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What did you love best about Long Walk to Freedom, Vol. 1?
The story of Long Walk to Freedom, as a view of the growth of South African politics from the eyes of Nelson Mandela, is timeless. As a South African, it is absolutely crucial to know and understand how we came to be the way we are, and the individuals (although the roles of all the them were not detailed in this book - not enough space!) that were instrument to the changes.
What was one of the most memorable moments of Long Walk to Freedom, Vol. 1?
A particular image of the political prisoners on Robben Island cooking mussels, abalone, and crawfish on the beach while doing "hard labour" :)
How did the narrator detract from the book?
The pronunciation of the Afrikaans and African words and names were HORRENDOUS. Why was a South African not employed to read this text? Just because you got a black guy to read a book written by a black man doesn't mean that he'll get the words right!! If this book teaches one ANYTHING, it's that the colour of your skin says NOTHING about you. Micheal Boatmen may be black, but he is NOT South African, and he says the words "veld", "rondavel", "knopkirrie", "Xhosa" and numerous others COMPLETELY wrong. His pronunciation of "Ag,", "Groote Schuur", and the names like "Mr Willemse", "Johan Strijdom", "Mr Viljoen", "Mr Botha".... it was AGONISING listening to Michael tear apart the commonly heard South Africa sounds so thoroughly. This isn't just a text on South African politics, it reflects on South African culture in more ways than one. It is tantamount that a narrator gets things as basic as pronunciation correct! I hear at the end that there was a "language consultant" that was employed. CLEARLY that person was NOT qualified in ANY way for this job! Ask ANY South African how to pronounce these words, and most would do it for FREE!!!
If you don't know what these words are meant to sound like, ignore all this, it's a GREAT book. If you're from SA and have the time to read the book, save yourself the aural agony.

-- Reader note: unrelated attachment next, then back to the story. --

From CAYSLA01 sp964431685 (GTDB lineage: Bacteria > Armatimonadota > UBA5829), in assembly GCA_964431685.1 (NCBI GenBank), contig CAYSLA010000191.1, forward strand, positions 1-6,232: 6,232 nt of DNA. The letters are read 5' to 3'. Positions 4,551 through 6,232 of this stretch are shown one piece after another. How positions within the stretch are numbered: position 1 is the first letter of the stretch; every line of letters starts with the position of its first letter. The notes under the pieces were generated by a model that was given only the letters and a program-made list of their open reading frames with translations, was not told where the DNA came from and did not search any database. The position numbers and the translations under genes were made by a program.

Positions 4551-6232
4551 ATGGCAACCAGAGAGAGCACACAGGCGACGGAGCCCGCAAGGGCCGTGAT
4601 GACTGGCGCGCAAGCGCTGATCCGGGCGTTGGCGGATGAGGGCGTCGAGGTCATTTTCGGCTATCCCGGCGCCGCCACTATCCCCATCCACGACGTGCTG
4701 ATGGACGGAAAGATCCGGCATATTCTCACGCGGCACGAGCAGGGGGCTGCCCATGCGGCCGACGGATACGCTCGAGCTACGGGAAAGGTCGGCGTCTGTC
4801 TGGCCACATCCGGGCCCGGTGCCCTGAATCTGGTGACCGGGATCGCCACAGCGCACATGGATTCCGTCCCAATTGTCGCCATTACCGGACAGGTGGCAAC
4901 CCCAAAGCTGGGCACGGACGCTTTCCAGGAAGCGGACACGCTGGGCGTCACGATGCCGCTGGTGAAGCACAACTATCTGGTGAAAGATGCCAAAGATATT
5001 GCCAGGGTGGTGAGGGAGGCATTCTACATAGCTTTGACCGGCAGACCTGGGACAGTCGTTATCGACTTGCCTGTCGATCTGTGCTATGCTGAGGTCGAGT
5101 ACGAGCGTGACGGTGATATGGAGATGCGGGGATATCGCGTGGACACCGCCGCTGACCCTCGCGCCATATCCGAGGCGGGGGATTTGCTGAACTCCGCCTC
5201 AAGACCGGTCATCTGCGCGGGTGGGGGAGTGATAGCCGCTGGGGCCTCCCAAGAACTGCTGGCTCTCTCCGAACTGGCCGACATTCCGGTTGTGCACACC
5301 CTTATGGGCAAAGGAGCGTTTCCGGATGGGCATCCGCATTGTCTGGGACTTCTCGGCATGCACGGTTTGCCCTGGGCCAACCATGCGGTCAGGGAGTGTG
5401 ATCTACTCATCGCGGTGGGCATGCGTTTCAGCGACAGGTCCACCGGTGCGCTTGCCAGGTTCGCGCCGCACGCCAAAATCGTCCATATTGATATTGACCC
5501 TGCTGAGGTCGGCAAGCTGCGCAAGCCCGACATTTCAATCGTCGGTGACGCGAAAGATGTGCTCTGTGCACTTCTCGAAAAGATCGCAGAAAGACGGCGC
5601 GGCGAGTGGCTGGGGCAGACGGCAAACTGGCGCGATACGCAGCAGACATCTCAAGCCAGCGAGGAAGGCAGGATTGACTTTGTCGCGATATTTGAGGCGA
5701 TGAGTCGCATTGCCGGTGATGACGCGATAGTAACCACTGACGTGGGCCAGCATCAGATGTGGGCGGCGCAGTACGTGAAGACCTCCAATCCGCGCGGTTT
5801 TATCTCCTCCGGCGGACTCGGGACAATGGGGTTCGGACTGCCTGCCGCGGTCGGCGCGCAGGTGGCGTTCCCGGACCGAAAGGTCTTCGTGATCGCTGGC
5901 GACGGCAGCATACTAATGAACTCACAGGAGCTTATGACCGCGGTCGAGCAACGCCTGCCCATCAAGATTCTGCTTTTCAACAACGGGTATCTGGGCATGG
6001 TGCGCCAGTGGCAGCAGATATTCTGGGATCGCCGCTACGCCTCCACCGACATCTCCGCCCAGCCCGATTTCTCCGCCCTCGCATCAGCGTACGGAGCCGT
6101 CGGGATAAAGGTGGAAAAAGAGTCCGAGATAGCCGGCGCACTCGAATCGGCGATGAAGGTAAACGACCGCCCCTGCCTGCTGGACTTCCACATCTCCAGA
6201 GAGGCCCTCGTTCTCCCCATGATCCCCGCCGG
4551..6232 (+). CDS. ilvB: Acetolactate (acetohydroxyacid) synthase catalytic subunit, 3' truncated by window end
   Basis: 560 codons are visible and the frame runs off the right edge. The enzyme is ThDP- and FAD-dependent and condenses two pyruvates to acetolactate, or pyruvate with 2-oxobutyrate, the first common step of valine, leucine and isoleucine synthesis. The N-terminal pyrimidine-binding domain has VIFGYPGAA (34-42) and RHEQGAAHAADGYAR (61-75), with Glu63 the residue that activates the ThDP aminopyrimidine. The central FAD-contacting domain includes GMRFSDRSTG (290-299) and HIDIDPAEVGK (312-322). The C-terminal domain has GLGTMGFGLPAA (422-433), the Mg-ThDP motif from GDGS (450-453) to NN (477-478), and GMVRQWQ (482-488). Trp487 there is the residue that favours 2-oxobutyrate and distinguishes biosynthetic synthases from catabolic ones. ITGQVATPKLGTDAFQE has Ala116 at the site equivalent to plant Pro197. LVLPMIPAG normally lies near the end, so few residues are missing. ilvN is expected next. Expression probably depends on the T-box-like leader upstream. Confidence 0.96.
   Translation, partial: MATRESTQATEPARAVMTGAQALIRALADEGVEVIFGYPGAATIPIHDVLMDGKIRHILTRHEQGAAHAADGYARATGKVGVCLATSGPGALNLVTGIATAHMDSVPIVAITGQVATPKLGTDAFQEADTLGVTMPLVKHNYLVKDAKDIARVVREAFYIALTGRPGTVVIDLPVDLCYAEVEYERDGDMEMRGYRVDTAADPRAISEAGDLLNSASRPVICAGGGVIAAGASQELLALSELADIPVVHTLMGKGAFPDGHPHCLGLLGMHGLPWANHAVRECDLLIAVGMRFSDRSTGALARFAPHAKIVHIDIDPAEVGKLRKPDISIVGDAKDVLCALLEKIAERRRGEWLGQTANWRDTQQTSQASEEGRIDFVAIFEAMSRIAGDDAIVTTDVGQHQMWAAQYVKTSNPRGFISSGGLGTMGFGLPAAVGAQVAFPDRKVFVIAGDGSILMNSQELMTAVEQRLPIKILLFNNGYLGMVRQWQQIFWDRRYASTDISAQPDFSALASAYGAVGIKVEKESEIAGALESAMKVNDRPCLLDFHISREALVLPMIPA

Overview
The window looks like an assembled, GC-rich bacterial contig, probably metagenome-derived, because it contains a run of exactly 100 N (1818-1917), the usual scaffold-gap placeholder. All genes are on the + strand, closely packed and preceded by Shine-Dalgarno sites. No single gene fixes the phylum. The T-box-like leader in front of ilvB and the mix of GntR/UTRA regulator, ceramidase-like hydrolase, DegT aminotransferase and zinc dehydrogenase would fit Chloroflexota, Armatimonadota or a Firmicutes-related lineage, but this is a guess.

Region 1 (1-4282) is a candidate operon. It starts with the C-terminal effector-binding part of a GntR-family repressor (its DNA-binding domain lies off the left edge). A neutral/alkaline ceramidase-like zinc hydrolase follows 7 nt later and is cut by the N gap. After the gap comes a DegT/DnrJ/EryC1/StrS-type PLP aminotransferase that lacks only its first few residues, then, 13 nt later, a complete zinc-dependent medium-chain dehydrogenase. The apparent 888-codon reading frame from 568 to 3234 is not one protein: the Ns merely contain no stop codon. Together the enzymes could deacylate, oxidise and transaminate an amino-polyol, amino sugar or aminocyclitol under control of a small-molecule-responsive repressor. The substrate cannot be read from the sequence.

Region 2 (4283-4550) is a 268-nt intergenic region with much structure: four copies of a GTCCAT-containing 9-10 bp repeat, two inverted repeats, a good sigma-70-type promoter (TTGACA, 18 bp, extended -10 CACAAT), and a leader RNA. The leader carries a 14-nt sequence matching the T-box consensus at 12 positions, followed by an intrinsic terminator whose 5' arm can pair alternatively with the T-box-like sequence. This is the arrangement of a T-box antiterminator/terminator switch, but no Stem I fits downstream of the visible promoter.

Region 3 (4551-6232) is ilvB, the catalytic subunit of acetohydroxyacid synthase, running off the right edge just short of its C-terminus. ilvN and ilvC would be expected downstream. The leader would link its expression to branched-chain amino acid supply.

Did you have an extreme reaction to this book? Did it make you laugh or cry?
The content made me laugh, cry, and giggle in relation to Madiba. It's a great text, and although it's quite biased to his point of view, it IS an autobiography.
The narration made me cringe and wished that I'd bought the ebook and read it instead... at least my brain would have pronounced the words correctly.
Any additional comments?
Just to re-iterate that you should have gotten a South African and NOT and American to read this particular book out loud... Michael Boatman puts on an "African" accent, but the words that Really needed the "African" touch were failed abysmally.
This is also more of a Biography than an Autobiography, since Madiba didn't really have the time to write this text. Richard Stengel did a phenomenal job though, and of course it'll sell better as "written by Nelson Mandela", than Stengel.
2 of 2 people found this review helpful
I read this book many years ago, and coming up to Madiba's birthday I thought it would be a good book to re-read. This time I chose an audio format. Being a South African, the narrative was very disappointing and distracting. If you wanted an African to narrate this book for authenticity, an African should have been used, not an American. The accent was fake and many truly South African names, phrases and expressions were terrible. It was difficult to listen to someone trying very hard to be something he wasn't, would have been entirely American or African. As the narrator became tired it was apparent and when he started again, the accent was over exaggerated.
The publishers can now rename themselves as Hatchet audio for the singularly dreadful choice of narrator. While he does a better job than Danny Glover, it is only marginally better. I simply cannot fathom why the publishers couldn't have found a South African narrator to do the reading. There are plenty of good ones.
Any narrator who reads a South African novel and cannot manage simple words like "veld" and "Drakensberg" should not bother to apply. And the phony black accent is insulting. Really insulting. Didn't they learn anything by reading the book?
7 of 8 people found this review helpful
I was not only amazed by the journey, but also the strength, courage and tenacity shown by a true Saint.
Of course to regular politicians his goals and desires must have felt so awkward !!
And of those that labelled him a terrorist and then later embraced him. Shame on Margaret Thatcher who not only called him a terrorist but went to lengths to support big business in South Africa, not least Barclays Bank...
1 of 1 people found this review helpful